Stories of Grace: Ballet, Brokenness, and Building a Home

Posted by Sadie Yates on Jul 16, 2019 10:38:00 AM
Sadie Yates

Yates Ballet title

Twirling and leaping across the floor, I almost laughed out loud with the joy of doing what I love. I am a ballerina. Now, to be clear, I’m no professional—I gave up those aspirations long ago. I stopped doing pointe work after high school. I’ve only seen a few ballets in person. But ever since my first class as a toddler, ballet has been one of my greatest passions, an activity I pursue simply because I love doing it. For me, ballet will always be an art form in which I feel at home.

The past year had held many changes for me, and I faced the daunting but exciting task of starting a new chapter in my life. I graduated from college, said goodbye to my closest friends, left home, began life as a graduate student, moved to a new city, and started a new job. With so many aspects of my life suddenly unfamiliar, I was craving the comfort of a space where I felt at home. And so, upon arriving in Jacksonville last August I almost immediately began the search for a ballet studio with a good adult class. After a bit of studio shopping, I found the perfect class, largely due to my new ballet teacher, Mr. Morgan.

Mr. Morgan is one of the best ballet instructors I have encountered. He’s fun, he gives personalized feedback to each student, and he knows how to be both demanding and encouraging. I didn’t fully realize how much his coaching helped me to improve my dancing until one day in mid-March when I landed a perfect triple pirouette (I’m usually lucky if I scrape out a decent double). Some of my classmates were surprised, the best dancer in the class complimented me, but Mr. Morgan simply looked over with a subtle smile as if to say, “I knew you could do that.”

Just as I developed an immense respect for Mr. Morgan, he developed a great respect for me, too. He admired my commitment to attending ballet class each week while also juggling online classes and a full-time job. He appreciated how comfortable I was in my own skin despite my short physique being far from the “ideal” ballerina body. He loved that I share a genuine passion for this art form that is both so athletic and so beautiful.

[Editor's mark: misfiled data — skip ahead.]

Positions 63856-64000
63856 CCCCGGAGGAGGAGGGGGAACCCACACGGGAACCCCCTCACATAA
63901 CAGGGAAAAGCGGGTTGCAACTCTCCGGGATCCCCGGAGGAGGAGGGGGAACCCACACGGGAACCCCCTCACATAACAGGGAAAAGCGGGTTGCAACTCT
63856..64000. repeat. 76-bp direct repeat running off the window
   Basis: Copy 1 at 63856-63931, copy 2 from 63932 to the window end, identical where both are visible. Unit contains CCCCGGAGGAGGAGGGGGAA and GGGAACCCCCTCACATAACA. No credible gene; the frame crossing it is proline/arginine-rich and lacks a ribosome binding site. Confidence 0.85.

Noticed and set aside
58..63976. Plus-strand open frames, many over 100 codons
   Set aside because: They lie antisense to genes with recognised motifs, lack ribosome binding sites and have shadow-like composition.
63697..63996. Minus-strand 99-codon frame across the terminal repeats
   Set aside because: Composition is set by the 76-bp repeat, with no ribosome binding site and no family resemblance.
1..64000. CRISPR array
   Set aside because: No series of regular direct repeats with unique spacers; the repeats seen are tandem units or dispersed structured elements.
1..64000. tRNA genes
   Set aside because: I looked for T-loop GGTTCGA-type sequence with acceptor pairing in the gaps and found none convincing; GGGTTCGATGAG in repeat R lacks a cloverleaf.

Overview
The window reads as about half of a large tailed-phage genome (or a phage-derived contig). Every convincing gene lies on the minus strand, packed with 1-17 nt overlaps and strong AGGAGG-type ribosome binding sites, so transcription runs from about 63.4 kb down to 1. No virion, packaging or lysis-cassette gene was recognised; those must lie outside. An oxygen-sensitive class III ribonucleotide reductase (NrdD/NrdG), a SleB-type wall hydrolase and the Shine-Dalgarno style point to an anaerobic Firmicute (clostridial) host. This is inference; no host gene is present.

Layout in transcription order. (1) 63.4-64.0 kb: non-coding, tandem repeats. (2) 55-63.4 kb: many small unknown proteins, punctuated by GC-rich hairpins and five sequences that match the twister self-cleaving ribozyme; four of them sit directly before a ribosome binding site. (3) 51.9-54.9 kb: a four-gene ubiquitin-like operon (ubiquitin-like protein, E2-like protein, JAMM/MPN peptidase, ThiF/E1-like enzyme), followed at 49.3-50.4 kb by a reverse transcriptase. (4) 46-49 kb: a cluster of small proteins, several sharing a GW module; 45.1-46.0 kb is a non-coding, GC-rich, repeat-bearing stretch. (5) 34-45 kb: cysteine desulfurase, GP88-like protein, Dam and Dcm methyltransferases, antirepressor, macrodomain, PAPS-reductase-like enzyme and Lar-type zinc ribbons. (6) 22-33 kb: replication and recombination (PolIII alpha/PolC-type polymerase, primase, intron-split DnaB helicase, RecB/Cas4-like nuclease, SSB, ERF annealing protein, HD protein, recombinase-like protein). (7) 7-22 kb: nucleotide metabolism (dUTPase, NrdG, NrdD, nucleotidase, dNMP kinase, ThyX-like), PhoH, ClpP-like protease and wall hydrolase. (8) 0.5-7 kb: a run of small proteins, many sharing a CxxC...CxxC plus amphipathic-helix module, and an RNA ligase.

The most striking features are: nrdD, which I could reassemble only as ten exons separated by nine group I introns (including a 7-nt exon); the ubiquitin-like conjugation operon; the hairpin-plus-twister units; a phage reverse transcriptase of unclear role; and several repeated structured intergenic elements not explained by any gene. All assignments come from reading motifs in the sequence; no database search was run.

Mr. Morgan and I never became friends; our relationship remained at the level of a teacher and student. All the same, ours was one of the most consistent relationships of my first year in a new city. We chatted before and after class each week and came to know things about each others’ lives. I learned what type of music he liked to use in class, and he learned where I preferred to stand at the barre. When one of us missed class, the other noticed. When one of us was tired or in a bad mood, the other noticed. And at the end of the year when we were both experiencing the bittersweet nature of saying goodbye, we both noticed.  

On a Tuesday in May, I entered the studio for my last class with Mr. Morgan, myself about to return to Notre Dame for summer classes and him preparing to start a new journey as the Associate Artistic Director of a dance company in Atlanta. Throughout that last class, I couldn’t help but feel that Mr. Morgan designed every combination with me in mind. I had never told him which steps I liked or disliked, but as a skilled teacher he had figured this out over the course of the year. That night he included all my favorites—a complex dégagé at the barre, a playful balancé combination in the center, and a marvelously long grande allegro. At the end of class, we even did a full reverence, a graceful curtsy combination set to swelling music. This was a change from our normal conclusion, a half-bow with no music and sweat dripping down our faces, everyone still out of breath from our last jump combination.